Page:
Let's Play a Game: How Do You Think MDG Reacts to Us?
Server side rendering and Blaze deprecation
Why MDG needs React & Facebook (article)
The frustration of keeping current
Next step of View layer: React/Angular Or Blaze
Game of Thrones; My Meteor Journey
New to meteor - my thoughts
Incremental loading support and migrating to React or Angular2 from Blaze now
Current state of Meteor? Been away for half a year
Current state of Meteor? Been away for half a year
Meteor ground rules, please, for zen-like simplicity!
Blaze is going to stay in Meteor 1.3?
Do you recommend meteor for financial service..?
Blaze is going to stay in Meteor 1.3?
What do we the community do with Blaze?
Next steps on Blaze and the view layer
Newb Question regarding React / Angular / Blaze
Blaze 2.0 will be more like React, Vue or Blaze 1.0?
Game of Thrones; My Meteor Journey
#2

RIP Blaze 2. We’ll miss you! :wink:

But does it mean Blaze 1 will still be developed?


#3

So MDG switched from Blaze, to React, to recommending Blaze again. Newbies don’t have a chance do they lol. Like trying to shoot a squirrel while on a boat deck over choppy waters. A pretty fast moving target.

#Meteor: Hard Target

I just hope you guys pick something and stick with it. Blaze is fantastic and more than good enough for the vast majority of projects, no?


#4

Awesome post.

Looking at the Guide, I can see it’s separating reusable components (stateless) from smart components (stateful), something we learned from React community. Things like this make me expect a great sinergy for this three view layers being supported by MDG and community, “paving the cow path” for next features and development patterns.


#5

This is great news.
MDG will still support Blaze, (and for that I am grateful) but will also provide Guides for React and Angular.

My emphasis above - see: http://guide.meteor.com/blaze.html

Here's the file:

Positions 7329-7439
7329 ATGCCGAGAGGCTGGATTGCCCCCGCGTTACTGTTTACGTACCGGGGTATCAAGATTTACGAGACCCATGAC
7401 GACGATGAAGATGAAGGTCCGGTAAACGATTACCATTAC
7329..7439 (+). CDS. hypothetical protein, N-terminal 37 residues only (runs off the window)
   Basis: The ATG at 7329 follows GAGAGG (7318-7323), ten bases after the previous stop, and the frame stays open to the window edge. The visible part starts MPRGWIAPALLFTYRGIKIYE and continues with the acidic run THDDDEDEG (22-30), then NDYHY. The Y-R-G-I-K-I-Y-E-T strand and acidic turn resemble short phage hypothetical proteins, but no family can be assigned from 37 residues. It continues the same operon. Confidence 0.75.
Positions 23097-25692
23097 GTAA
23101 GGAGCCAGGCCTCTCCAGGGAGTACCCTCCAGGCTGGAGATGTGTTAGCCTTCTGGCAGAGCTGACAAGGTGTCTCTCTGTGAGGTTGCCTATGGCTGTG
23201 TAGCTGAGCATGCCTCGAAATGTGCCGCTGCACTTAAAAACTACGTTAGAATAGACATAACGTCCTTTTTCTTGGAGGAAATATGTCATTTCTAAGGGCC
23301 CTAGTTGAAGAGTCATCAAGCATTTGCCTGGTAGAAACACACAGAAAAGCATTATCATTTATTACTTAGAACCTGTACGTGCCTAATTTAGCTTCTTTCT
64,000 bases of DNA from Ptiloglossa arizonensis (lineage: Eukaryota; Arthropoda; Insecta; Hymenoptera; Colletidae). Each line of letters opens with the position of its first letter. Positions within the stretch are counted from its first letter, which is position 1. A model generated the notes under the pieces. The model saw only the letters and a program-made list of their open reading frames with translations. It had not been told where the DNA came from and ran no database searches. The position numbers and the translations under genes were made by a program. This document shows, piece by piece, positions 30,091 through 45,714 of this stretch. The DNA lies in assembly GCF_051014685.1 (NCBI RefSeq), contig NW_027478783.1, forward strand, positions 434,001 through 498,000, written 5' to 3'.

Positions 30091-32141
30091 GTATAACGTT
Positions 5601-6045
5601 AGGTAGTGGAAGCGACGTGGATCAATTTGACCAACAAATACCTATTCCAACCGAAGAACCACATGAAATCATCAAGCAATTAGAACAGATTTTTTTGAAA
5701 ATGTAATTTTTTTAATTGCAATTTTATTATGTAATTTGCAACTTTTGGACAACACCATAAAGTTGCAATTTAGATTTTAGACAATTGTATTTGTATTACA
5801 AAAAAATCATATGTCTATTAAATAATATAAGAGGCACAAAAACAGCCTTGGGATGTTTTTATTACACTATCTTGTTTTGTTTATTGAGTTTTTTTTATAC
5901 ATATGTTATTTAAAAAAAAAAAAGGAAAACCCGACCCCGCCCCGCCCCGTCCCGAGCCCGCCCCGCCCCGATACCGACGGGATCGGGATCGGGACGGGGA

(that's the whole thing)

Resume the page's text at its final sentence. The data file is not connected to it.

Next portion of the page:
For me, and the company I work for, and the app we’ve created with Blaze, it means we can continue updating our app with Blaze.

“Eventually…” we may need to switch to React or Angular, but… for now, Geoff seems to be saying that Blaze is here to stay.

That’s a good thing - and straight from the horses mouth, if you will.


#6

@gschmidt, Thank you for sharing MDG’s strategy for the View Layer with the community.

@gschmidt this seems like great news.

@gschmidt, React and Angular are being developed and maintained outside of MDG, yet in this regard there is no parity for Blaze.

Will MDG allocate resources to Blaze and Tracker in areas outside the Meteor Guide? For example, will Blaze PRs be accepted from the community? Will MDG allocate resources towards Blaze enhancements or bug fixes? Will MDG allocate resources towards moving Blaze and/or Tracker to a more NPM modular-model? Will MDG move to truly open Blaze and Tracker into community driven projects?


#7

Good point. What I read is that Blaze is still not developed further and that the pickup of React and Angular so far isn’t good enough and MDG asks to get both of them to the same level (to finally kill Blaze once the disadvantages that Geoff highlighted vs Blaze are eliminated?)